10K, 10-mile and Half Marathon. He placed third in the 2012 U.S. Olympic Marathon Trials, but did not
finish the Olympic Marathon due to injury.
Deena Kastor is a three-time Olympian and the U.S. record holder in the marathon and the half
marathon. Kastor won the 2004 Olympic Marathon bronze medalist, the 2005 Chicago Marathon, the
2006 London Marathon, and the 2008 U.S. Olympic Trials Marathon. She has earned 18 national titles
across various distances and won two silver medals at the IAAF World Cross Country Championships.
Molly Huddle is a has earned more than 20 national championship titles on the track and roads. She set the American 10,000m record of 30:13.17 with her sixth-place finish at the 2016 Olympics. Huddle is a
three-time winner of the B.A.A. 5K, and set an American record of 14:50 at the event in 2015. She has
also won the New York City Half Marathon the past three years. In her marathon debut, she ran to a third
place at the 2016 New York City Marathon.
Jordan Hasay set an American debut record of 2:23:00 with her third-place finish in Boston this year.
She improved her time by two minutes at the Chicago Marathon, finishing third in 2:20:57. An 18-time
All-American at the University of Oregon, Hasay won the 2007 IAAF World Youth Championships
1500m silver medal. She also won USA National Championship titles at 15K and 20K on the roads in
Shadrack Biwott finished as the second American and fourth overall at this year’s Boston Marathon.
Only his University of Oregon teammate Galen Rupp finished higher with a second-place finish. Biwott
finished seventh at the U.S. Olympic Trials Marathon and fifth at the 2016 New York City Marathon with
a personal best time of 2:12:01.
Serena Burla finished 10 th and 11 th at the 2015 and 2017 IAAF World Championships Marathon,
respectively. Burla set her personal best marathon this year in Osaka, running 2:26:53. In 2013, she
finished runner-up at the Amsterdam Marathon. A cancer survivor, Burla was diagnosed with synovial
sarcoma in her right hamstring. She had part of her right hamstring removed in 2010, and had another
malignant tumor removed this year after the World Championships.
Sara Hall ran three marathons in 2017: She won the U.S. National Marathon Championships, set a
personal best time at the Frankfurt Marathon (finishing fifth in 2:27:21), and placed sixth at the Tokyo
Marathon. She is married to Ryan Hall, who holds the American course record of 2:04:58 at the Boston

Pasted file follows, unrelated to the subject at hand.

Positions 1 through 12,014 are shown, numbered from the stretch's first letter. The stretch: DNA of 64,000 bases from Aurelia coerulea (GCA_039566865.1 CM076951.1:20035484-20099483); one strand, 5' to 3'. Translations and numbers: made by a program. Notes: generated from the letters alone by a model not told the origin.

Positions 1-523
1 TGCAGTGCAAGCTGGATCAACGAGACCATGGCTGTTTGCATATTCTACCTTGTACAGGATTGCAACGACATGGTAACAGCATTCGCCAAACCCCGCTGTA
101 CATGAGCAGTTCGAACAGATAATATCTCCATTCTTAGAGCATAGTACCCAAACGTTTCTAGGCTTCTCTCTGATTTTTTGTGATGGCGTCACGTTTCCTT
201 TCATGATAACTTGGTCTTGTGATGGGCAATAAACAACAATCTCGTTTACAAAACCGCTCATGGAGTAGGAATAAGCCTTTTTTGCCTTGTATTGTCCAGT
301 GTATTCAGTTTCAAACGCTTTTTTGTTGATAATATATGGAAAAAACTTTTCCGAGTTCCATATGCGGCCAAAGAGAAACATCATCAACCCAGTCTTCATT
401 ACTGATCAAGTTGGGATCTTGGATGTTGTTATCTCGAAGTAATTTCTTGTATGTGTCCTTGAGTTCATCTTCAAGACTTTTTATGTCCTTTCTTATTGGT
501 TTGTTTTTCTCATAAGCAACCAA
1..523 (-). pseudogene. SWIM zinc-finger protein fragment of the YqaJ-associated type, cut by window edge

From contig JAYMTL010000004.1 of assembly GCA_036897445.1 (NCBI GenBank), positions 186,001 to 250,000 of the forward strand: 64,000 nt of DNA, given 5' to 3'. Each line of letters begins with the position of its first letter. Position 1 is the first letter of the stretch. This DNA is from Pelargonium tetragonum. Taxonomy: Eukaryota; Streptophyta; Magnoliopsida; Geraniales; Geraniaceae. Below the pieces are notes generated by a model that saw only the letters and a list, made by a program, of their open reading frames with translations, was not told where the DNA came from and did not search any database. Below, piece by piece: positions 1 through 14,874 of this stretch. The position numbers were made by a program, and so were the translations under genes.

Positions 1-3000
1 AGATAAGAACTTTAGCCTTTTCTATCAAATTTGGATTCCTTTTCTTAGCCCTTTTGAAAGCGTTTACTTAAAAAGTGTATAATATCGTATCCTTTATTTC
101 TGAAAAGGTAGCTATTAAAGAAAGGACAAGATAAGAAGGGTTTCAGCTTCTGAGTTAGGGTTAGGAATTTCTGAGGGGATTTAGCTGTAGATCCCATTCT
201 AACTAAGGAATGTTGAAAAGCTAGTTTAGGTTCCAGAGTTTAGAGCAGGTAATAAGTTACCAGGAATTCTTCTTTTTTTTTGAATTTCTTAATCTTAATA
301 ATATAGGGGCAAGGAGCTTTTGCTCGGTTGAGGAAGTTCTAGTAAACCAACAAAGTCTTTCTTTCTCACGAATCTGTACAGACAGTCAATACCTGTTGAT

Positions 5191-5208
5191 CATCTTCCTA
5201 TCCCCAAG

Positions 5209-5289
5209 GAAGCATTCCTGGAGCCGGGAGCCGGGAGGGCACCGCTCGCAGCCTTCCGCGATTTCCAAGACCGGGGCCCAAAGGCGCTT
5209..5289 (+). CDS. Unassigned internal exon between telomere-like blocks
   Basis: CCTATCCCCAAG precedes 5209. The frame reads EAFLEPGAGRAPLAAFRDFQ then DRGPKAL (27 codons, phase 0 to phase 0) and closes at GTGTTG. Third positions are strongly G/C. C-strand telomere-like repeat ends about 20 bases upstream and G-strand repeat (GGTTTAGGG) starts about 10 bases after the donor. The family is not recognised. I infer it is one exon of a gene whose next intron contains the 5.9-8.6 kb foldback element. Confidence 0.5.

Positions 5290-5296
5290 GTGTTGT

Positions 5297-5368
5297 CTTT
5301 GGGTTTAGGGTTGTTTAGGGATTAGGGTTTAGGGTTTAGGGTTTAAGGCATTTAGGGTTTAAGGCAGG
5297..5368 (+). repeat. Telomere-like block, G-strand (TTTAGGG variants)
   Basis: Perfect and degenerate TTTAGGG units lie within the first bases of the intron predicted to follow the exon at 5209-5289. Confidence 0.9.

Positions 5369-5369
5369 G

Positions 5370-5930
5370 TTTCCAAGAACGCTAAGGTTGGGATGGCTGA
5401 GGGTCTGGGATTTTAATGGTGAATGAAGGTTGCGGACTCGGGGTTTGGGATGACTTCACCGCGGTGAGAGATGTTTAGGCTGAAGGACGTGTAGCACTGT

Ryan Vail ran to an eighth-place finish at the BMW Berlin Marathon this year against a highly
competitive field. A four time U.S. World Cross Country team member, Vail’s highest finish was 17 th in
2013. He earned his best marathon time of 2:10:57 with a tenth place at the 2014 London Marathon.
Scott Smith ran the fourth fastest U.S. marathon time this year (2:12:21) with his eighth-place
finish in Frankfurt. He represented the U.S. at the 2012 IAAF Half Marathon Championships and
the 2015 IAAF World Marathon Championships.
Kellyn Taylor, the 2015 Pan American bronze medalist in the 5,000m, has run four marathons with
impressive results. At the 2015 Houston Marathon she finished sixth, and followed that performance up
with a sixth place at the 2016 U.S. Olympic Marathon Trials. This year she placed 13 th at the Virgin
Money London Marathon and eighth at the New York City Marathon.
Andrew Bumbalough has represented the United States twice in cross country and twice on the track in
international championships. He won the USA 5K National Championship in 2013, and placed fifth at the
New York City Half Marathon in 2015. He made his marathon debut in Tokyo this year, finishing as the
top American, and followed that up with a 13 th place finish at the Chicago Marathon.
2018 Boston Marathon John Hancock Elite USA Team
Deena Kastor 2:19:36 (London, 2006) @DeenaKastor
Jordan Hasay 2:20:57 (Chicago, 2017) @JordanHasay
Shalane Flanagan 2:21:14 (Berlin, 2014) @ShalaneFlanagan
Desiree Linden 2:22:38 (Boston, 2011) @des_linden
Serena Burla 2:26:53 (Osaka, 2017) @serena_burla
Sara Hall 2:27:21 (Frankfurt, 2017) @SaraHall3
Molly Huddle 2:28:13 (New York City, 2016) @MollyHuddle
Kellyn Taylor 2:28:40 (Houston, 2015) @kellyn_taylor
Dathan Ritzenhein 2:07:47 (Chicago, 2012) @djritzenhein
Abdi Abdirahman 2:08:56 (Chicago, 2006) @Abdi_runs
Galen Rupp 2:09:20 (Chicago, 2017) @G_Rupp
Ryan Vail 2:10:57 (London, 2014) @ryanvail
Shadrack Biwott 2:12:01 (New York, 2016) @skiptoob
Scott Smith 2:12:21 (Frankfurt, 2017) @scott_n_ready
Andrew Bumbalough 2:13:58 (Tokyo, 2017) @abumbalough